The National Association of Broadcasters has come out strongly against the idea of changing the FM booster rule to allow geo-targeting. It says such a change could undermine the very business model of U.S. radio.
The NAB filed comments to the Federal Communications Commission on the proposal from GeoBroadcast Solutions.
GBS has been garnering support from various stakeholders in and outside of radio; and the company has received a friendly hearing from at least two FCC commissioners in recent months. But NAB’s strong opposition introduces an important new element to the debate.
The association says enabling geo-targeting “will depress advertising rates and revenues at a time when broadcasters already face enormous economic and competitive challenges.”
“The vast majority of broadcasters — from a wide array of perspectives — agree that permitting program origination on boosters will almost certainly drive both advertising rates and revenues down even further as advertisers push to purchase geo-targeted ads,” NAB wrote.
“The outcome is unavoidable, given the obvious business incentives for advertisers to purchase spots that cherry-pick what they view to be their most desirable customers and at a lower cost.”
Further, it could “lead to cannibalization” among stations, and it could hurt smaller stations, including minority-owned ones, in particular. This is a notable point because the possible benefits to small and minority broadcasters have been one of the big selling points for proponents of the GBS system, which has attracted support from a number of minority advocacy groups.
Further, NAB feels that revising the rule could lead to listener confusion, hurting consumer perceptions of the FM service; and it could result in unwelcome “red-lining” of certain listeners.
“While geo-targeted news and information could benefit certain parts of a market, it could also facilitate the geo-targeting of advertising away from certain parts of a radio market based on the demographics of an area. If given the opportunity, radio advertisers may simply direct their ad dollars to zoned ads aimed at their favored customers, especially since geo-targeted ads will cost less than market-wide ads. Listeners in some sections of a market, such as low-income areas, could find themselves ‘redlined’ out of certain radio advertisements.”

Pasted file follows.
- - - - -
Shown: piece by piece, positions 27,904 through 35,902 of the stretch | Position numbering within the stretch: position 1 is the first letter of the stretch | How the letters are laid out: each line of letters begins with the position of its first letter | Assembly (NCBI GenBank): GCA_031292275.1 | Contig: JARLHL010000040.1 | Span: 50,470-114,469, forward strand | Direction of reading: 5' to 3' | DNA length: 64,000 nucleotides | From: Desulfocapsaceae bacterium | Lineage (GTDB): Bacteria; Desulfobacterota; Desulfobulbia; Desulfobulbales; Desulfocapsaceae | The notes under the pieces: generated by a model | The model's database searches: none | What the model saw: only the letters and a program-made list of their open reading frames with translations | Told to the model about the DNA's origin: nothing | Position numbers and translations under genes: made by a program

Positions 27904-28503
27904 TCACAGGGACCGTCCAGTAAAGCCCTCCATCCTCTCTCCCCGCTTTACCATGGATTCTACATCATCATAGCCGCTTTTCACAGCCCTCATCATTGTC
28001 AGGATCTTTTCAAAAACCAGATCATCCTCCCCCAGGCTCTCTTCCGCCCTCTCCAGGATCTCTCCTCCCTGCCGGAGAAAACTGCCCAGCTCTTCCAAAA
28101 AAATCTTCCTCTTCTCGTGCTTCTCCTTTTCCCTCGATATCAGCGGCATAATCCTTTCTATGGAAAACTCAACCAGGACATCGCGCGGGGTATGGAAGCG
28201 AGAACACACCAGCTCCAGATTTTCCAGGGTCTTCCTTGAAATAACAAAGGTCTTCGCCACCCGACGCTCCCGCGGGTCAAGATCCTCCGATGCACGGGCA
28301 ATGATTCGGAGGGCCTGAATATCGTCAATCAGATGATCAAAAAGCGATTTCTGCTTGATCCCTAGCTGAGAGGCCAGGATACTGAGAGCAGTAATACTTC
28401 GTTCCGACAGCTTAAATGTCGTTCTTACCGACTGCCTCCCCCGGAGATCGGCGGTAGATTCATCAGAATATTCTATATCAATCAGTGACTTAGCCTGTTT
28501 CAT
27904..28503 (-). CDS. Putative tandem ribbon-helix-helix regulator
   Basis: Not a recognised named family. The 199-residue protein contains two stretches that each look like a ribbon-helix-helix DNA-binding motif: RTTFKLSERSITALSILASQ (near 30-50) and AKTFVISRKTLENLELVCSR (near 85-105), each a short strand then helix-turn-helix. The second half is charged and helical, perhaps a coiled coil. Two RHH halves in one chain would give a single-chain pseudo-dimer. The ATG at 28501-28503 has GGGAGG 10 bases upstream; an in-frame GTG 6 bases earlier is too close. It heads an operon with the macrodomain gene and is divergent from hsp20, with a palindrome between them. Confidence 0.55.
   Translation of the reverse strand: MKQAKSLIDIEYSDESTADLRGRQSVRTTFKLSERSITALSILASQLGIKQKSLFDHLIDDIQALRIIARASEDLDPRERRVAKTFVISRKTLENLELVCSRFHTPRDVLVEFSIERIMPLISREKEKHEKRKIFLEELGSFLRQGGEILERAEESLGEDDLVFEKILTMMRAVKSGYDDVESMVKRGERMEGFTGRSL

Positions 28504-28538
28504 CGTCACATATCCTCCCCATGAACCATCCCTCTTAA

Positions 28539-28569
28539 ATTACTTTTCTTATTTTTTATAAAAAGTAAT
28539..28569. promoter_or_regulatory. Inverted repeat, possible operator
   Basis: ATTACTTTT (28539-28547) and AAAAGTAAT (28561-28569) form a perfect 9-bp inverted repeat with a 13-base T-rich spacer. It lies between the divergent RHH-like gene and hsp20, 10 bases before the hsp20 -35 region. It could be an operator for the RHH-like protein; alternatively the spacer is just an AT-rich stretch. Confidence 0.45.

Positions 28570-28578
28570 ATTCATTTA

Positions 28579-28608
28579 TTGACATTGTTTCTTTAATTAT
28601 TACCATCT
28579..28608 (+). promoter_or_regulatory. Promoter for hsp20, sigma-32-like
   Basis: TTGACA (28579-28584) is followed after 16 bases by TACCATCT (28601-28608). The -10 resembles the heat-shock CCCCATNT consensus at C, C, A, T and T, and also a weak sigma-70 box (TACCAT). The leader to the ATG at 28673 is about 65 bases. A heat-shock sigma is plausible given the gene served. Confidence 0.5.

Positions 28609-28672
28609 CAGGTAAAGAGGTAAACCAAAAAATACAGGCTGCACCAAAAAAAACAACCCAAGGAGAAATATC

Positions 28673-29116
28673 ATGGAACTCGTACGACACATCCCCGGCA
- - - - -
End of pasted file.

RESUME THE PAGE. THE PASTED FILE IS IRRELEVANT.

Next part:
Although noting that some broadcasters and other organizations have officially expressed support for the idea, NAB said its own radio members “overwhelmingly and vehemently oppose amending the booster rule. … Any potential benefits of permitting geo-targeting are speculative at best and far outweighed by the far more certain, potentially seismic risks to the business model of FM radio.”
(It added that most of the filed comments in this proceeding so far are “essentially identical and submitted by one attorney who represented GBS in previous requests to modify the booster rule.”)
NAB advised the FCC that if the commission still thinks the whole idea is worthy of further consideration, more real-world testing is needed.
GeoBroadcast Solutions issued a statement Wednesday that didn’t mention NAB’s comments specifically but said that it views the current phase as “the beginning of an active debate on innovation in the radio industry.”
It quoted GBS spokesman Robert Udowitz saying, “Some parties oppose new technologies and innovation, and that is a familiar story for those who have watched broadcast media evolve over the decades. However, a broad range of large and small stations and broadcast groups, the advertising community, and minority coalitions, have indicated their desire to embrace innovation and the future by using broadcast airwaves for a more personal and localized experience.”
Radio World will provide a sampling of other filed comments in subsequent reporting. Initial comments were due today; reply comments are due March 12.
[Related: “GBS Will Test Geo-Targeting in San Jose”]